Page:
A canted hood and bulging fenders incorporate striking ripples patterned after curves of the headlamps and these waves flow back in tapering lines. The shapes seem familiar, as they're similar to sweeping fender designs on luxury sedans by Mercedes-Benz and Jaguar.
Amanti's profile reveals an arching roofline which rolls down at rear pillars into a convexly curved rear window that evokes images of a classic 1930s-vintage Type 57 Bugatti sports coupe.
Tail treatment appears conservative with a squarish flat deck but curvaceous corners and wraparound horizontal taillamp clusters.
Foundation for the car comes out of the XG350 sedan by Hyundai, Korea's larger automaker and Kia's parent, only the wheelbase has been stretched several inches, the width of the body is about an inch greater and the length of the body projects for four inches longer.
The resultant stretched structure forges a four-door passenger compartment of generous dimensions with a high ceiling so the headroom for front and rear seats is good even for someone with a tall torso.
This is also a broad space so there's ample room for shoulders of those riding in the back, and the long wheelbase adds sufficient legroom for all seats.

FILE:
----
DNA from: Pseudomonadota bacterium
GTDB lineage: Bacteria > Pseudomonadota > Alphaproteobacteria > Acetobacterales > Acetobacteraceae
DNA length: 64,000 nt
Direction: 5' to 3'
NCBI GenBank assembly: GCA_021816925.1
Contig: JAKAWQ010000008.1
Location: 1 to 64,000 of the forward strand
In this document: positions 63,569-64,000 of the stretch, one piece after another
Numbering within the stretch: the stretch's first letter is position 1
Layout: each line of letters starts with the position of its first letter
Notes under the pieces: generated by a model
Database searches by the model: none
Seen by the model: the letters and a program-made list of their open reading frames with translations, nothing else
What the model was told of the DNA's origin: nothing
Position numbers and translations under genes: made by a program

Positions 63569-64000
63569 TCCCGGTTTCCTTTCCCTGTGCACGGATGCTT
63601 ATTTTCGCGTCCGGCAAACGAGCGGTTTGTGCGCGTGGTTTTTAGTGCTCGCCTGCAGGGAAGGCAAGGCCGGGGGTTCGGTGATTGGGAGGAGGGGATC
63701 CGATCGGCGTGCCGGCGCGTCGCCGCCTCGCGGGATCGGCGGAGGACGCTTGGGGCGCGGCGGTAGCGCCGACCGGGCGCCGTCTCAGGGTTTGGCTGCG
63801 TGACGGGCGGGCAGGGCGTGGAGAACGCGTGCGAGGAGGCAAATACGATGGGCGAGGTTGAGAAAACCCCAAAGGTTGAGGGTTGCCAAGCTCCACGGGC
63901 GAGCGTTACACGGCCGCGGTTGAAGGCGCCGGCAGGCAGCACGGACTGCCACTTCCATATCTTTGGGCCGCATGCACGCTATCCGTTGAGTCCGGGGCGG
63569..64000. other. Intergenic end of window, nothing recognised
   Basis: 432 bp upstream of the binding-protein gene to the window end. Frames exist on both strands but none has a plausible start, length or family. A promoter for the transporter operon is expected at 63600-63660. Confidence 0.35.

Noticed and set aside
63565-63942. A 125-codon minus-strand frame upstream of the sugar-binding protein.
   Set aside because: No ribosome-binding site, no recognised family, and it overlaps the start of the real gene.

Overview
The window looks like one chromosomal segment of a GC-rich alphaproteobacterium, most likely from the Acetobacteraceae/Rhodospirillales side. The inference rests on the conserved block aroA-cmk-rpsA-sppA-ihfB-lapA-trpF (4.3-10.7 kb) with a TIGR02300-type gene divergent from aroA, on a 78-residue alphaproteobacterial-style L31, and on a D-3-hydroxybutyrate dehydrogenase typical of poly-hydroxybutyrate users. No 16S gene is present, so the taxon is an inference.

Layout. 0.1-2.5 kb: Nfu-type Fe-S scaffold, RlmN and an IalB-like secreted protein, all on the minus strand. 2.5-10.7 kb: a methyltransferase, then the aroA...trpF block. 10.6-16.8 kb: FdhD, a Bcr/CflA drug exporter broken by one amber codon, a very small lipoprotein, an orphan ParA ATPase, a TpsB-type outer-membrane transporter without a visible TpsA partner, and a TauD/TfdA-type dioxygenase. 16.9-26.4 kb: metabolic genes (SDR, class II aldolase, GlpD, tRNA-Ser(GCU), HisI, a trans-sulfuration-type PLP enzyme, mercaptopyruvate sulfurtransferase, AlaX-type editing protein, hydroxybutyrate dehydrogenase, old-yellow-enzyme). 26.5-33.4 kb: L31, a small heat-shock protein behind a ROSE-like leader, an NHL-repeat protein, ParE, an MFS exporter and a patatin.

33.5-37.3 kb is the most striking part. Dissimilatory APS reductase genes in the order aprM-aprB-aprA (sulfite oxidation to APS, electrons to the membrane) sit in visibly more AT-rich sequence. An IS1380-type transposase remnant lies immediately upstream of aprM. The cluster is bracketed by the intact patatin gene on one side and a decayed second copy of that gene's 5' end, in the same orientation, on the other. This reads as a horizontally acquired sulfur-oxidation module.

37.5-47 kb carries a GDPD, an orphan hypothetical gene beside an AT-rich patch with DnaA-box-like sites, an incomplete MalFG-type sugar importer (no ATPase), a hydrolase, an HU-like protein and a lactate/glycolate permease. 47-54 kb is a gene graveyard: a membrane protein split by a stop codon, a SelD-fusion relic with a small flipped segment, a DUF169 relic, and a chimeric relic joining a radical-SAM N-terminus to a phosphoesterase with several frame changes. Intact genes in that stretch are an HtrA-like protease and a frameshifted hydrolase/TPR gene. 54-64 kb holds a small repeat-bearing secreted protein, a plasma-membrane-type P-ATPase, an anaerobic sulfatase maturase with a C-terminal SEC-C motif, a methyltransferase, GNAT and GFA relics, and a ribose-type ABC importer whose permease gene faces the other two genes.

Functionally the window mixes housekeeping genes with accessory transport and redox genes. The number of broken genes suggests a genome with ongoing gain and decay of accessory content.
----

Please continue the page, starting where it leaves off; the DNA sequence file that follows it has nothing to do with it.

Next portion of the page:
A conventional layout puts a pair of comfortable bucket seats up front with a center console housing the transmission shift lever. Behind the front seats, a bench for three has indentations for two, plus a fold-down armrest and porthole for access to the trunk.
Front buckets, designed to fit large American frames, slide forward and back on long tracks to exaggerate floor space and accommodate even a long-legged driver.
And there's a significant list of standard equipment aboard in the manner of a premium luxury car, such as eight-way power controls on the driver's seat plus memory settings for two different drivers, a leather-wrapped steering wheel, dual zone automatic temperature controls, power controls for windows and door locks plus heat elements imbedded in the twin exterior mirrors.
A steel unibody structure surrounds the passenger compartment, with high-tension reinforcements layered at critical junctures to increase rigidity of the system.
The suspension employs independent elements of a double wishbone in front with coil springs, gas-charged shocks and stabilizer bar, plus a rear multi-link system and stabilizer bar. Ride quality feels smooth yet firm and controlled, as the system eliminates typical squat or dive response when accelerating rapidly or braking hard.
Speed-sensitive rack and pinion steering contributes to the agile nature of Amanti.
Also, there are power-assisted brakes with ventilated front discs and solid discs in back, each coupled to a computerized anti-lock brake system (ABS).
And Kia provides elaborate passive safety equipment, including air bags up front, on the side for all four outboard seats as well as in the ceiling as curtain-style air bags hidden above the four side windows.
Kia also offers as an option for Amanti an electronic stability program (ESP) with traction control system (TCS) and brake assist system (BAS) as part of the Electronic Stability Control Package.